A little after 1:30pm today Arturo de los Santos, a former marine who is fighting to save his home, was arrested in the lobby of a major downtown LA office building where Freddie Mac has its LA office. His wife and four young children stood by his side until the police made them leave the building. An angry crowd of 60 or more struggling homeowners with the ACCE Home Defenders League took over the building lobby, demanding that Freddie Mac negotiate with Art and his family. Another 100 supporters rallied outside. Here is the press release with background that went out today:
BACKGROUND (From noon press release)
Joined by his wife, four kids, and other supporters, Art de los Santos sets up a table and chairs inside the bank and demands to meet with an authorized Freddie Mac rep.
Days after the nation’s largest banks acknowledge mistakes, group joins Marine Arturo de los Santos, wife, and four children in demanding to know why Freddie Mac has refused to work with him and others that were denied loan modifications
LOS ANGELES – On Thursday, February 16, hundreds of homeowners and supporters from across Southern California will accompany Riverside homeowner and Marine Arturo de los Santos and family in a demonstration at the West Coast headquarters of government-owned mortgage giant Freddie Mac. The group will demand to know why the company won’t consider De los Santos and the 60% of American homeowners with loans backed by Freddie and Fannie Mae for reasonable loan modifications or principal reduction. Event leaders will cite Freddie Mac and Fannie Mae’s failure to participate in last week’s landmark settlement between 49 states and the five largest private banks to address problems in the foreclosure crisis.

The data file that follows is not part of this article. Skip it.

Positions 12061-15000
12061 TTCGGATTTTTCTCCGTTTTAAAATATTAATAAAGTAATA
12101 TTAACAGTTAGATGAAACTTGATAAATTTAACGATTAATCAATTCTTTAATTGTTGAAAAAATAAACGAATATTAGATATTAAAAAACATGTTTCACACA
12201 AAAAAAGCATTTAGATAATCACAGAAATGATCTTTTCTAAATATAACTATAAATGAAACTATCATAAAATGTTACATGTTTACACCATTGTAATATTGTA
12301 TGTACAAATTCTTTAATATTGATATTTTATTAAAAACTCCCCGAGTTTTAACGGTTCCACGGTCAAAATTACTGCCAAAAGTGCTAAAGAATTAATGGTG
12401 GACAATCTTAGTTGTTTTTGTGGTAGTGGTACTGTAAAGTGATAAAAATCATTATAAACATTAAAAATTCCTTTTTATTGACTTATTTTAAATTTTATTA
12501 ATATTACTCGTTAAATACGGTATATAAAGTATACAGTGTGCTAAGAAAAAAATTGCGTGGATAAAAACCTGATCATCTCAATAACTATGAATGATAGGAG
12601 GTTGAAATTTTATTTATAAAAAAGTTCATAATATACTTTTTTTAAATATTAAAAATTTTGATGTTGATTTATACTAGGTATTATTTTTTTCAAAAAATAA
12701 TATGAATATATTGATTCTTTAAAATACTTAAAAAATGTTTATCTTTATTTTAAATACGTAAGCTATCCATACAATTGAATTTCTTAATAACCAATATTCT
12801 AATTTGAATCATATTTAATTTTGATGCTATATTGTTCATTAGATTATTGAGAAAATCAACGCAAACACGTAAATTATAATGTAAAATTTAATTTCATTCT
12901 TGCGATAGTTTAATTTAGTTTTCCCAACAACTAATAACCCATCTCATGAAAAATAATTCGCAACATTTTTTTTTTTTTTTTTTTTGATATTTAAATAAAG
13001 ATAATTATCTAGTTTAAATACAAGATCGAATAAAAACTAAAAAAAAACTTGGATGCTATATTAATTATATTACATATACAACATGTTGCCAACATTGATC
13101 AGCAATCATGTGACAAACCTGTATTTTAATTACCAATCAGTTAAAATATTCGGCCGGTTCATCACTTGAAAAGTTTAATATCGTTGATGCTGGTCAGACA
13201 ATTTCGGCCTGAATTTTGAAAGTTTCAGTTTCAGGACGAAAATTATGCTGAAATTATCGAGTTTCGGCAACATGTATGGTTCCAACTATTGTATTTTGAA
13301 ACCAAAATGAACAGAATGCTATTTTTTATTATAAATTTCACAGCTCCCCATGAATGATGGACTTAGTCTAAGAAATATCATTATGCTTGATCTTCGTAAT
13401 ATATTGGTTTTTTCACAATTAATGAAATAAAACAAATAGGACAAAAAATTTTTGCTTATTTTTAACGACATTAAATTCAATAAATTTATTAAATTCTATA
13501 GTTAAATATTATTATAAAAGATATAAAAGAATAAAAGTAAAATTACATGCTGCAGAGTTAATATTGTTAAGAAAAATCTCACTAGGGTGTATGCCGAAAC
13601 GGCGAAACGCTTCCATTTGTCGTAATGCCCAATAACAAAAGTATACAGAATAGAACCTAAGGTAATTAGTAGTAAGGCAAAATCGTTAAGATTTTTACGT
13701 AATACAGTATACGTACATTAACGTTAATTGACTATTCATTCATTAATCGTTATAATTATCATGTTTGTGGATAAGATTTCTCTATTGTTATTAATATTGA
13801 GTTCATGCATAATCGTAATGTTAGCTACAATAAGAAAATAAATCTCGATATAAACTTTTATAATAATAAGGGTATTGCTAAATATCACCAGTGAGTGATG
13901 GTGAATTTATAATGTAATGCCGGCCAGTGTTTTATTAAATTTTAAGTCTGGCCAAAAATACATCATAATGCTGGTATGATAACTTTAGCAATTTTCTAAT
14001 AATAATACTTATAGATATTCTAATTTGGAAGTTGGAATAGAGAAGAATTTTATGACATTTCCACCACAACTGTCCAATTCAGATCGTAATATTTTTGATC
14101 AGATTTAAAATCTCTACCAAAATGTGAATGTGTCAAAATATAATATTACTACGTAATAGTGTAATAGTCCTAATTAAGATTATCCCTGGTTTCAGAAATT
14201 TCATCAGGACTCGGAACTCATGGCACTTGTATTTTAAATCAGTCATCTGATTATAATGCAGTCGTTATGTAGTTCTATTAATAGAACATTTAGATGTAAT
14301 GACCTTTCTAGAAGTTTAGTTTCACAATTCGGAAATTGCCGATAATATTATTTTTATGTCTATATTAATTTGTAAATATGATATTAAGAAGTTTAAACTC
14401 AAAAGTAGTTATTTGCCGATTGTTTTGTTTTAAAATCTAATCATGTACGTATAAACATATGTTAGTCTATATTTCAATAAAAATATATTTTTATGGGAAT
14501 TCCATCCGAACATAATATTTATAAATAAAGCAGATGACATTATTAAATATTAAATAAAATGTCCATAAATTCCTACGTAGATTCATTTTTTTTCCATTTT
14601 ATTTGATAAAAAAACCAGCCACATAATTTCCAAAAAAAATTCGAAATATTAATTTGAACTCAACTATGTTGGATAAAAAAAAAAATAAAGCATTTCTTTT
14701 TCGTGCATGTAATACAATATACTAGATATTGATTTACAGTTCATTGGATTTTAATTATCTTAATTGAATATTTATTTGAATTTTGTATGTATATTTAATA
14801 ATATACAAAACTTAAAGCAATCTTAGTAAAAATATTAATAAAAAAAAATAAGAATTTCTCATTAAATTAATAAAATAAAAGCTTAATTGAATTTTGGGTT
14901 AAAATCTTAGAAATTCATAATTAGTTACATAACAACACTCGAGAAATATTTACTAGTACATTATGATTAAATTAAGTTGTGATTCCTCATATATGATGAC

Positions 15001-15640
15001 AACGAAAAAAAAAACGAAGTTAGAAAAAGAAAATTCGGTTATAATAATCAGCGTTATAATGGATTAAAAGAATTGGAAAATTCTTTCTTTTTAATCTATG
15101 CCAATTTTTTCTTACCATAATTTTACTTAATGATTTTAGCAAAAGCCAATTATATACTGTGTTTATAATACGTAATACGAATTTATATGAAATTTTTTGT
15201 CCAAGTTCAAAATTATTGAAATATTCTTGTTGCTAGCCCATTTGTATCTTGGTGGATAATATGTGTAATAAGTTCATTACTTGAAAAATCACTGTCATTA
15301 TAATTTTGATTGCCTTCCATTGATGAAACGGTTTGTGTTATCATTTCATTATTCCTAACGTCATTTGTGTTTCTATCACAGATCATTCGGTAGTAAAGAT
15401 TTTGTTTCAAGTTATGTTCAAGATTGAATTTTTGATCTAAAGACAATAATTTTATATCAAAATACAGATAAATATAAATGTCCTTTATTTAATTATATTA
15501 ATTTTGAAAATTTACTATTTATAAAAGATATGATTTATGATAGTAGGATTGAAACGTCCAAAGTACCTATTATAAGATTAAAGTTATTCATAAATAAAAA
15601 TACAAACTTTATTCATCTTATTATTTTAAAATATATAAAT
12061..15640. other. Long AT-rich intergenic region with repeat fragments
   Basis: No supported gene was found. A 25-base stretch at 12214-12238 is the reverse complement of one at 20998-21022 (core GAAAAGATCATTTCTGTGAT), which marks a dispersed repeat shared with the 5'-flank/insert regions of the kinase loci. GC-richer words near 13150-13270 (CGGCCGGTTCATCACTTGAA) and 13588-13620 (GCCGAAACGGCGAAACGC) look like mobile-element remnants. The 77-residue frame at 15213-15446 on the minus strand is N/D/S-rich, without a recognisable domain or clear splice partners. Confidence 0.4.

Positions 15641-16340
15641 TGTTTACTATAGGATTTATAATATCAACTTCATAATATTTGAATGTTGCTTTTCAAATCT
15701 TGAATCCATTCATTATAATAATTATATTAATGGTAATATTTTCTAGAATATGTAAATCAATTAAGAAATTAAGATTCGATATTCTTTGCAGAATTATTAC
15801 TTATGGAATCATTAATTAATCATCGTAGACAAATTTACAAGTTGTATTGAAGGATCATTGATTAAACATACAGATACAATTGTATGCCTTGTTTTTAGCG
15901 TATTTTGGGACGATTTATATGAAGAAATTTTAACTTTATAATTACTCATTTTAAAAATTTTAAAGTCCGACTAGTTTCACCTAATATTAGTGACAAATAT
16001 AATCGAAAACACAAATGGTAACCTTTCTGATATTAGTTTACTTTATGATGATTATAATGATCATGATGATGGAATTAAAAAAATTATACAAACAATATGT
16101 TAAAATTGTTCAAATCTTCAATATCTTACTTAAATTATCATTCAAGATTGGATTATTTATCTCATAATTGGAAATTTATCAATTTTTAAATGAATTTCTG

Art, along with a supporter from the organization Military Families Speak Out, will risk arrest by setting up a table and chairs in the company’s lobby and refusing to leave until an authorized Freddie Mac representative comes down to negotiate a loan modification.
Art and leaders of the protest will demand accountability for Freddie Mac and Fannie Mae, citing a number of recent issues:
-Freddie Mac’s consistent refusal to consider loan modifications for millions of homeowners with loans owned by the company – including those who likely qualify for the federal government’s own Home Affordable Modification Program (HAMP)
-an executive pay scandal resulting in this year’s agreed-upon resignation by Freddie CEO Charles “Ed” Haldeman. Haldeman has refused to consider lowering his own total compensation of about $6 million in 2011 or that of his top executives, while arguing that the company can’t afford to work with at-risk working-class homeowners.
-the revelation this month that Freddie Mac has been investing in mortgage-backed securities that paid the company millions of dollars when homeowners weren’t able to refinance to lower rates, creating an apparent massive conflict of interest for the company charged with promoting responsible and affordable homeownership.
“Freddie Mac is charged with working to promote homeownership for the public good, and instead they are clearly looking out for the needs of the 1%,” said ACCE leader Peggy Mears. “While Ed Haldeman and his cronies get rich off the backs of their own customers like Arturo de los Santos, it is especially outrageous that scandal after scandal goes by and they get off the hook. It’s time that they sat down with Art and negotiated a loan modification, and it’s time for accountability for their role in the mortgage crisis now.”
Thursday’s protest is being organized by ACCE with the support of a number of additional organizations.